Work Smart Week: Deloitte study confirms home working trend

The week of 12 September is Work Smart Week, an event organised by the Work Smart Initiative that numerous Swiss companies take part in. The week focuses on flexible workplace models – an increasingly important topic for companies.

The growing significance of knowledge-intensive jobs and digitalisation is enabling more and more employees to work on a mobile basis with no restrictions in terms of location. This allows companies to make more efficient use of workplaces and office space and save costs by offering home office and co-working in combination with hot desking. Implementing flexible workplace models such as these also makes employers more attractive: anyone who is reliant on young, skilled specialists would be well advised to offer more than just one workplace.

More than a quarter of Swiss people work from home

A representative survey of 1,000 Swiss residents of working age published in February showed that Swiss companies have recognised this trend and that flexible workplace models are no longer a purely theoretical idea: 28% of those surveyed indicated that they worked from home at least one half day a week. Of the remaining 72% who did not yet work from home, 29% would like to do so.

On top of the benefits for employees and employers, the increasing flexibility of workplace models also has a positive effect on society as a whole. The greater the number of people who can work without restriction in terms of location and time of day, the lower the burden on the road and rail infrastructure, which in many places is now chronically overloaded at peak times. This is a key aspect of the current debate surrounding mobility, which Federal Councillor Leuthard stepped up a few months ago with her proposals on mobility pricing.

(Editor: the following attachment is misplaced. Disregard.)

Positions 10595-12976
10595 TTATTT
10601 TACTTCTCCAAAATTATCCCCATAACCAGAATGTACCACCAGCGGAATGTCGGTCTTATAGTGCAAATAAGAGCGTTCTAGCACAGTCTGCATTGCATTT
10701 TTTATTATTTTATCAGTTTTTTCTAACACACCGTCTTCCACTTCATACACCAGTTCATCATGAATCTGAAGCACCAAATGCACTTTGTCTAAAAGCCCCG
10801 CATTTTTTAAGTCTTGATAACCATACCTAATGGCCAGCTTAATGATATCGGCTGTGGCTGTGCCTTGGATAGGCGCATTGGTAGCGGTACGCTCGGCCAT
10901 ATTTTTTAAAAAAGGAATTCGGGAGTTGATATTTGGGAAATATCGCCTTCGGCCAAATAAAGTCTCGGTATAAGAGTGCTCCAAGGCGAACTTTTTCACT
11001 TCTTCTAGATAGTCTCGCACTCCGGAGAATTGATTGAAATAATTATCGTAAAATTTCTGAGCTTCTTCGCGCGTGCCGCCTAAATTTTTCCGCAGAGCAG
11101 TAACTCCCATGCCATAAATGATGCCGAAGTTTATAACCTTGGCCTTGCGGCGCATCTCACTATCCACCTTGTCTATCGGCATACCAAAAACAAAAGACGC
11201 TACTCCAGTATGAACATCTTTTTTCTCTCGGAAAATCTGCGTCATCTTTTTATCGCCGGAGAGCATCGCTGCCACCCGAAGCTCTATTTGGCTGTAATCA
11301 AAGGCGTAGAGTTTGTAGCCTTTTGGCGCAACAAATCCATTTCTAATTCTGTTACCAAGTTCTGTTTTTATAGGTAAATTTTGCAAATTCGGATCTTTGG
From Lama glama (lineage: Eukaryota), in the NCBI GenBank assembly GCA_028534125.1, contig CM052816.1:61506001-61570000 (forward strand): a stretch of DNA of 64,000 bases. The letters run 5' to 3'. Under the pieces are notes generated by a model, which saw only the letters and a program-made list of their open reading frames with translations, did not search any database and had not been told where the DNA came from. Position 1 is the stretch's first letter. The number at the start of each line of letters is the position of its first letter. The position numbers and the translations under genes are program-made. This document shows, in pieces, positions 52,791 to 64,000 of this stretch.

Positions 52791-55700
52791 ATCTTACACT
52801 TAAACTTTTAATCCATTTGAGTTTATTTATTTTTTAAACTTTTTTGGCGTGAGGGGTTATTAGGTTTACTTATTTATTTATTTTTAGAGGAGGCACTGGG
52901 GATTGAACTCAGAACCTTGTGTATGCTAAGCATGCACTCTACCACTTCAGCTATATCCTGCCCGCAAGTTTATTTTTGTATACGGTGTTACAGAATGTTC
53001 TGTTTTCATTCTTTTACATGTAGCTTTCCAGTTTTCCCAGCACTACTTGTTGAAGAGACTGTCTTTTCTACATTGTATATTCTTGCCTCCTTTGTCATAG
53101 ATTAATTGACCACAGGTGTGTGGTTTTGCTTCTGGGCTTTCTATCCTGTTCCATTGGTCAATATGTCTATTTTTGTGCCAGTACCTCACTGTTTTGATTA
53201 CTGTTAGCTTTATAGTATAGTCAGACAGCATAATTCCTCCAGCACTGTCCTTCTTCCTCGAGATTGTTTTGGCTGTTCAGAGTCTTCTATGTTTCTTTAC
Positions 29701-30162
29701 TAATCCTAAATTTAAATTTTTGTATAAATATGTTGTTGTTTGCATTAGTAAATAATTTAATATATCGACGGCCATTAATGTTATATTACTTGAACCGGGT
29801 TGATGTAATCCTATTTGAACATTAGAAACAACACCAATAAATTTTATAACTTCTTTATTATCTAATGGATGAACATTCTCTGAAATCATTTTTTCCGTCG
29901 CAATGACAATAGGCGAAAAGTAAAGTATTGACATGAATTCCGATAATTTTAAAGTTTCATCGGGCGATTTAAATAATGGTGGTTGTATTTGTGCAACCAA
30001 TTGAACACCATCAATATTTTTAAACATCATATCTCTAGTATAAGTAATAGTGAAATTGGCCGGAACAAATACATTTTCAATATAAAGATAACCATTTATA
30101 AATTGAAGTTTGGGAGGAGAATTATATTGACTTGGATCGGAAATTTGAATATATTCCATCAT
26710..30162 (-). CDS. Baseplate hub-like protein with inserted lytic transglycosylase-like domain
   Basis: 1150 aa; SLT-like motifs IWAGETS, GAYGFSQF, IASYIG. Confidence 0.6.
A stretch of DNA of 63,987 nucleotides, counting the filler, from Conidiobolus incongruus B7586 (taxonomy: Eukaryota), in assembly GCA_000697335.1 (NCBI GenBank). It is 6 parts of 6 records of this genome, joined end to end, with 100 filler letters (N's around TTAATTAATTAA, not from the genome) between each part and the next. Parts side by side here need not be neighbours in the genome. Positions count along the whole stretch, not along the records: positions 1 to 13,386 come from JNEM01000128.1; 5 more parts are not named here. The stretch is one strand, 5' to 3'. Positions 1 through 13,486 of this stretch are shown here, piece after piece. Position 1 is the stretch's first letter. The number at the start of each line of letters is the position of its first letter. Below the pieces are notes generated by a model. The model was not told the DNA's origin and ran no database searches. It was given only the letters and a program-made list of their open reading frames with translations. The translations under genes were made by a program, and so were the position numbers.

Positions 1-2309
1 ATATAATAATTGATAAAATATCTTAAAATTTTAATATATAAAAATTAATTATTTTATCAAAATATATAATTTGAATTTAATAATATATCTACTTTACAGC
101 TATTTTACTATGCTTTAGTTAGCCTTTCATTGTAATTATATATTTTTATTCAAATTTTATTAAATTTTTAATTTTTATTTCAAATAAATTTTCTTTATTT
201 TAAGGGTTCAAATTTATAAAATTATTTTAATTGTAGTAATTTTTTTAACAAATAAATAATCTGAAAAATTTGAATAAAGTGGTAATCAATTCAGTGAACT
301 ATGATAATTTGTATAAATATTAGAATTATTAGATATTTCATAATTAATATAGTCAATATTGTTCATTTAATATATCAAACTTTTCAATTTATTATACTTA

Reduction of traffic congestion on Fridays

As most commuters have long been aware, this effect is already clearly evident on Fridays, when trains and S-Bahns are considerably less busy at peak times.

Between Monday and Wednesday, 69% of people work at their employer’s premises. This figure falls to 67% on Thursdays and 62% on Fridays. Meanwhile, the proportion of people working from home rises to 16% on Fridays. The proportion of people not working at all also rises due to the number of part-time employees, albeit less sharply compared with the proportion who work from home. This is demonstrated by new findings from Deloitte’s “The workplace of the future” study published in February 2016.

If we extrapolate these figures to the total of 3.8 million employees in Switzerland, the 7 percentage points difference between Mondays (69%) and Fridays (62%) equates to some 270,000 people. Of these, around 190,000 can be attributed to the home working effect.

Although this is already an impressive figure, the potential offered by home working is still far from being exhausted. In total, around half of all employees in Switzerland could be working on a mobile basis or from home. The more firms that recognise this potential, the greater the likely reduction in peak time traffic congestion, even on other weekdays.

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